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Most critics did not think Impression, Sunrise was one of the most notable pieces; it was briefly discussed only five times in all the reviews of the exhibition.  However, the reviews of the exhibition and of Monet’s painting both provide insight into the development of the movement and Monet’s work and development as an artist.
Théodore Duret wrote that rendering idealized impressions instead of landscapes is what epitomises Monet’s work and the impressionist movement. Considering Impression, Sunrise and Monet’s work following the 1874 exhibition, Duret wrote “it is certainly the peculiar qualities of Claude Monet’s paintings which first suggested [the term impressionism]”. Claiming that “Monet is the Impressionist painter par excellence”, Duret argued that Monet inspired a new way of seeing and painting, that Monet was “no longer painting merely the immobile and permanent aspect of a landscape, but also the fleeting appearances which the accidents of atmosphere present to him, Monet transmits a singularly lively and striking sensation of the observed scene.” 
A critic who attended the exhibition, M. Louis Leroy, wrote a now famous article in Le Charivari in which he used the term “Impressionist” based on the title of this painting. Despite the fact that Leroy had used the word derisively, the group decided to adopt it and painters such as Renoir and Degas were happy to be called Impressionists
This famous painting, Impression, Sunrise, was created from a scene in the port of Le Havre. Monet depicts a mist, which provides a hazy background to the piece set in the French harbor. The orange and yellow hues contrast brilliantly with the dark vessels, where little, if any detail is immediately visible to the audience. It is a striking and candid work that shows the smaller boats in the foregrouna almost being propelled along by the movement of the water. This has, once again, been achieved by separate brushstrokes that also show various colors “sparkling” on the sea.
Sunrise (Marine); Claude Monet
Even though it is an 1872 masterpiece, the message of Claude Monet Impression Sunrise painting is as relevant as ever: Things are not always what they seem. The human eye can be tricked and deceived. A busy street in the morning will look like another street altogether when evening comes. The common phrase “to see is to believe,” passes as an old adage. A person’s perception of the world should extend beyond the borders of the visual cortex. It must be felt, heard, smelt, and experienced. It is a work of not only an impressionist but also a relativist.
This work was painted from a hotel window at Le Havre in 1873 (Monet later dated it incorrectly to 1872). It was one of the nine works that he showed at the First Impressionist Exhibition of 1874. Of all those displayed there, this is probably the most famous picture, not so much because of any crucial status within Monet’s oeuvre, but rather for the criticism it attracted from the reviewers, which gave rise to the name of the movement. On 25 April, ten days after the exhibition had opened, an article appeared in the satirical journal Le Charivari in which the critic Louis Leroy described a fictitious conversation between two visitors. One of them was a landscape painter who, while looking at this work, exclaimed: ‘Impressionism, I knew it; after all I’m impressed so it must be an impression. What freedom! What ease of workmanship! Wallpaper in its embryonic state is more finished than this seascape!’ The article was entitled ‘The Exhibition of the Impressionists’, and the label stuck thereafter, as well as being used by such other critics of the exhibition as Castagnary.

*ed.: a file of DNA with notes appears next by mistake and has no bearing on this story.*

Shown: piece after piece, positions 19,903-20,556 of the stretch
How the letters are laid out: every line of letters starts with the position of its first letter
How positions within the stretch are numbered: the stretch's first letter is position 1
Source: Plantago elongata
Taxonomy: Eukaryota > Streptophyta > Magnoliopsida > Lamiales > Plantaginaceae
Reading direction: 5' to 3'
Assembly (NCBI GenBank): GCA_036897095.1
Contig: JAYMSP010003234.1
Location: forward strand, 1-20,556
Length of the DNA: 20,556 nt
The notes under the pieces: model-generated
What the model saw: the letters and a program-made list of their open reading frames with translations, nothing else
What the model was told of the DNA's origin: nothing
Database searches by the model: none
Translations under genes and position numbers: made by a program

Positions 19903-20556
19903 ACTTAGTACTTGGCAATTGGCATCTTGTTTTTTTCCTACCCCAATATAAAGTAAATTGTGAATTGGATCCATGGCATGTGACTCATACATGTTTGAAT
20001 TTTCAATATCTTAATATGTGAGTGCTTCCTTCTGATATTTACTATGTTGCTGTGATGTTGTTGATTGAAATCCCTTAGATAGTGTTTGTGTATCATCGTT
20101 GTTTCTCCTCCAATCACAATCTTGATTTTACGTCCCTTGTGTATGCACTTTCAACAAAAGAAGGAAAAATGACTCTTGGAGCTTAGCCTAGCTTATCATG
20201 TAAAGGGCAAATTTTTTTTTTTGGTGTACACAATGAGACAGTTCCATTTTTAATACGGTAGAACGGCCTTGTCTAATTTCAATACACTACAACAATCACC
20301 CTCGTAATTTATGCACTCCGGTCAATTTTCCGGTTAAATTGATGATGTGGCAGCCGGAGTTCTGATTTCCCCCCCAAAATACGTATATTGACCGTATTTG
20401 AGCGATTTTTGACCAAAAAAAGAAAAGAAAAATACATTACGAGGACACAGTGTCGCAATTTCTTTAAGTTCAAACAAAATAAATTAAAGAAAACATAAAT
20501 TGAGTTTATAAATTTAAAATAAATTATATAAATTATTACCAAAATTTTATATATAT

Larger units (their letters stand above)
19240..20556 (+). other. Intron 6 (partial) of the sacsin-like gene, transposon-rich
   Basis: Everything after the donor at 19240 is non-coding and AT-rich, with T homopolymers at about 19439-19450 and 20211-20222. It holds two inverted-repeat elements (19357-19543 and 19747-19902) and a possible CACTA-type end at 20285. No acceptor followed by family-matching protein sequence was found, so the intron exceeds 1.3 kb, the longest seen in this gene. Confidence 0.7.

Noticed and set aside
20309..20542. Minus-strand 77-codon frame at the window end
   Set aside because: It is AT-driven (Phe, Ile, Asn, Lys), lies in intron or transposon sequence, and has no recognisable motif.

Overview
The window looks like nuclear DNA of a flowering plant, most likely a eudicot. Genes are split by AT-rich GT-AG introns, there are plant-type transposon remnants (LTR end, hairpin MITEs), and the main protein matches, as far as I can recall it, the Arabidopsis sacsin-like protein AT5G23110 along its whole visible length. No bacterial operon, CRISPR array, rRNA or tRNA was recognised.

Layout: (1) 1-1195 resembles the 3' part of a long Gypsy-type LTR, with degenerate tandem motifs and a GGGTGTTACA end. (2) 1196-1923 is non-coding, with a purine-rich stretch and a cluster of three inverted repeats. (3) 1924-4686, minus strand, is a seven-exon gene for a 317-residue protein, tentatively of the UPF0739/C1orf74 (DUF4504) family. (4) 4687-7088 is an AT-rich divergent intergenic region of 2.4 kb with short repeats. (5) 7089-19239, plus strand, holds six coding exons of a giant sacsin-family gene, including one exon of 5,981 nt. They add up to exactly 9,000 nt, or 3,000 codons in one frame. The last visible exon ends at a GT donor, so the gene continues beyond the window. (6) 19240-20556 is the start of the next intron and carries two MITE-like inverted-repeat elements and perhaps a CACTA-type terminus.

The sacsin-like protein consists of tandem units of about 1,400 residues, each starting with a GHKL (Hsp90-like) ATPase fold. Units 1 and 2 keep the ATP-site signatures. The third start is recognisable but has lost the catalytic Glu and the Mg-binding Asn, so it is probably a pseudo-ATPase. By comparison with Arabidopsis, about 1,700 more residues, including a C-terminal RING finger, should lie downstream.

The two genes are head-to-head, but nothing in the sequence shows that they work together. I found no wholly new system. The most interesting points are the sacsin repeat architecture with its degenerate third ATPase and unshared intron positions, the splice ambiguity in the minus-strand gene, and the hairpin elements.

Despite its notoriety the painting is in some ways untypical of Monet’s own work of this period and of Impressionism more generally. It shows little of the Impressionist treatment of light and color. The colors are very restrained and the paint is applied not in discrete brushstrokes of contrasting colours but in very thin washes. In some places the canvas is even visible and the only use of impasto is in the depiction of the reflected sunlight on the water. The painting is strongly atmospheric rather than analytical and has a spirit somewhat akin to Turner’s works. Nevertheless, it does illustrate particularly well one of the features of Impressionist painting that was thought so revolutionary. The technique is very ‘sketchy’ and would have been seen as a preliminary study for a painting rather than a finished work suitable for exhibition. (Monet himself saw the work as unfinished, and it was for that reason that he adopted the title ‘Impression’ to distinguish it from such works as his other view of Le Havre in the same exhibition, though this too lacks the finish then expected.) In this work Monet stripped away the details to a bare minimum: the dockyards in the background are merely suggested by a few brushstrokes as are the boats in the foreground. The whole represents the artist’s swift attempt to capture a fleeting moment. The highly visible, near abstract technique, compels almost more attention than the subjectmatter itself, a notion then wholly alien to viewers.
Now his most famous painting of all – Impression, Soleil Levant or Impression, Sunrise – is being shown in the southern hemisphere for the first time.
When Claude Monet was buried at the age of 86, French statesman Georges Clemenceau was horrified to see a black shroud covering his coffin. “No black for Monet!” he cried, ripping it off, before he covered his friend with a brighter cloth instead.